Free viewing of sad and happy faces in depression: A potential target for attention bias modification

Amit Lazarov*, Ziv Ben-Zion, Dana Shamai, Daniel S. Pine, Yair Bar-Haim

*Corresponding author for this work

Research output: Contribution to journalArticlepeer-review


Background: Identification of reliable targets for therapeutic interventions is essential for developing evidence-based therapies. Attention biases toward negative-valenced information and lack of protective positive bias toward positive-valenced stimuli have been implicated in depression. However, extant research has typically used tasks with narrow stimuli arrays and unknown or poor psychometric properties. Here, we recorded eye-tracking data of depressed and non-depressed participants during a free viewing task to address these limitations. Methods: Patients with major depressive disorder (MDD; n = 20) and undergraduate students with high (n = 23) and low (n = 20) levels of depression freely viewed 60 different face-based matrices for six seconds each. Each matrix included eight sad and eight happy facial expressions. Gaze patterns on sad and happy areas of interest (AOIs) were explored. Internal consistency for the entire sample and one-week test-retest reliability in the student sub-sample were assessed. Results: Compared to undergraduates with low levels of depression, patients with MDD and students with high levels of depression dwelled significantly longer on sad faces. Results also showed a significantly longer dwell time on the happy AOI relative to the sad AOI only in the low depression group. The two depressed groups dwelled equally on the two AOIs. The task demonstrated high internal consistency and acceptable one-week test-retest reliability. Limitations: Only sad and happy facial expressions were used. Relative small sample size. Conclusion: Relative to non-depressed participants, depressed participants showed prolonged dwelling on sad faces and lack of bias toward happy faces. These biases present viable targets for gaze-contingent attention bias modification therapy.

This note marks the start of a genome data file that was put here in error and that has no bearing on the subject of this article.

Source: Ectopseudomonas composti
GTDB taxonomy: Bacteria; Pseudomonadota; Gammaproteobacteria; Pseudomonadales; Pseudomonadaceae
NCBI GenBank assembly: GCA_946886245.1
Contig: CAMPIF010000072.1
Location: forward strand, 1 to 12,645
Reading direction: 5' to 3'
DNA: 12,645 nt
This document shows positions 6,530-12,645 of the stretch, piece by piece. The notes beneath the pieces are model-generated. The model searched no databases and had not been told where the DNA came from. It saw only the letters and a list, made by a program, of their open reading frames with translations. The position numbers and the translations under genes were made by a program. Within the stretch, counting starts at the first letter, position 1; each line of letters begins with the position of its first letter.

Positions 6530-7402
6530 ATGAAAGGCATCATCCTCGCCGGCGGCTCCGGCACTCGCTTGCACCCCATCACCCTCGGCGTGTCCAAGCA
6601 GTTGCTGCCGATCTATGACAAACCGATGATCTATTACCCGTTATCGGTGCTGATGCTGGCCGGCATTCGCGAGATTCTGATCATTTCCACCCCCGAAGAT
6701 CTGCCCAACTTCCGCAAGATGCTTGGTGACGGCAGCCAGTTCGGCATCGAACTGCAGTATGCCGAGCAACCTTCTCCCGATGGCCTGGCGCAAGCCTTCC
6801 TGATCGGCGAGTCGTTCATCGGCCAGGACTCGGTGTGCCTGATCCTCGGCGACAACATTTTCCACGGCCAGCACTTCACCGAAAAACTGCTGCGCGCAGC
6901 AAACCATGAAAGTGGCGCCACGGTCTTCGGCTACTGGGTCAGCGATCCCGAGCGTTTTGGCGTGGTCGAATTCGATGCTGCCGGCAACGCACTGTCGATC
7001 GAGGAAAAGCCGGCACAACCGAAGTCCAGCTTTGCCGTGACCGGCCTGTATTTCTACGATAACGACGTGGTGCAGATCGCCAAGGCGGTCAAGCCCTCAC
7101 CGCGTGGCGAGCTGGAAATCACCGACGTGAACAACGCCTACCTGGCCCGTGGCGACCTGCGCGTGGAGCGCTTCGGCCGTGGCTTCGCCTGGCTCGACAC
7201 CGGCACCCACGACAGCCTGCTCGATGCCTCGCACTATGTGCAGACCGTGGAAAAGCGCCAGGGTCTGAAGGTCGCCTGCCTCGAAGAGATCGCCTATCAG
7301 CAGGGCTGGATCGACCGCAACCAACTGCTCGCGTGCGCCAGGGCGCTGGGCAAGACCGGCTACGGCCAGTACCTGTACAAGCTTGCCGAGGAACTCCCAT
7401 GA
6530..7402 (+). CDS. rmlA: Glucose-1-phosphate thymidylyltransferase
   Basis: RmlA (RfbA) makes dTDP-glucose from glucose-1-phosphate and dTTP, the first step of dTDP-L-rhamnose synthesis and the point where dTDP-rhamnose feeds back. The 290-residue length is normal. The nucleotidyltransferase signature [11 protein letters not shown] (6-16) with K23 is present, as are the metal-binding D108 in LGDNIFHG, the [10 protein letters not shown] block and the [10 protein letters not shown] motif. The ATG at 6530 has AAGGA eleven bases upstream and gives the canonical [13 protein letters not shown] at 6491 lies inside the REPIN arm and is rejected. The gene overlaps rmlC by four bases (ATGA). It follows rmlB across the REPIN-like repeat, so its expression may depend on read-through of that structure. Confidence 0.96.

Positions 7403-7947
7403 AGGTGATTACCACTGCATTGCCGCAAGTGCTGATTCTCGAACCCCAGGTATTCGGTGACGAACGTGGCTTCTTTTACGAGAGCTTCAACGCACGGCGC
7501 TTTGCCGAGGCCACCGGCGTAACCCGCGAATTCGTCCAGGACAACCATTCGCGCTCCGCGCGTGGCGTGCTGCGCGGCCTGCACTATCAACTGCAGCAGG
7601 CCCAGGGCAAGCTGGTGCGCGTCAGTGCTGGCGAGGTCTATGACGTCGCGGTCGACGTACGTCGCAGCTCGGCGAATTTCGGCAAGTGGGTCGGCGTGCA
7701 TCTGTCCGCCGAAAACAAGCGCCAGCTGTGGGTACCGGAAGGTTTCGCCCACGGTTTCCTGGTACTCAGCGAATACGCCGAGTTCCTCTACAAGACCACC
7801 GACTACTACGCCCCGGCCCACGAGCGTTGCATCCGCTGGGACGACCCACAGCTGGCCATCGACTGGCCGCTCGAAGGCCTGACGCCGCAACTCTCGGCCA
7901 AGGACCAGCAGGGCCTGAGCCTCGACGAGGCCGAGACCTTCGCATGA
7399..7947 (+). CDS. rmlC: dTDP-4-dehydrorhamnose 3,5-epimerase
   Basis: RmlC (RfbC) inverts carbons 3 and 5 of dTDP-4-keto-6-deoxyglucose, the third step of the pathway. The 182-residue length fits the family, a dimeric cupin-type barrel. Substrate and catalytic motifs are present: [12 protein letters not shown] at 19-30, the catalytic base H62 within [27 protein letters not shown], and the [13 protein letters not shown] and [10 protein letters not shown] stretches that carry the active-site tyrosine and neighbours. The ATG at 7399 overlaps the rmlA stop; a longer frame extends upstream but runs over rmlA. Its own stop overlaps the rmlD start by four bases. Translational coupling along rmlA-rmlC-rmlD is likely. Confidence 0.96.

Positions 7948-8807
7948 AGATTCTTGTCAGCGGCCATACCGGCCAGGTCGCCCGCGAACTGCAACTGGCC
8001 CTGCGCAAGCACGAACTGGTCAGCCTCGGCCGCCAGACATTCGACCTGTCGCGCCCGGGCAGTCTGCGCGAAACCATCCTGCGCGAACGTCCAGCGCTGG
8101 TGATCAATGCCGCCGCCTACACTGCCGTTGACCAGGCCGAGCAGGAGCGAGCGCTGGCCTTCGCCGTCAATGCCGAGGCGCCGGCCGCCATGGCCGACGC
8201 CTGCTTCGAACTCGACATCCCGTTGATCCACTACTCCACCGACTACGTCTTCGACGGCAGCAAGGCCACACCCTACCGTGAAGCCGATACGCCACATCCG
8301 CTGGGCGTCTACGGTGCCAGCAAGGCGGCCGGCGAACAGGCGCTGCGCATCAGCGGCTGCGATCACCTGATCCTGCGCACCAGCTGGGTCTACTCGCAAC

Original languageEnglish
Pages (from-to)94-100
Number of pages7
JournalJournal of Affective Disorders
StatePublished - 1 Oct 2018


  • Attention allocation
  • Attention bias
  • Attention bias modification
  • Depression
  • Eye tracking
  • Reliability


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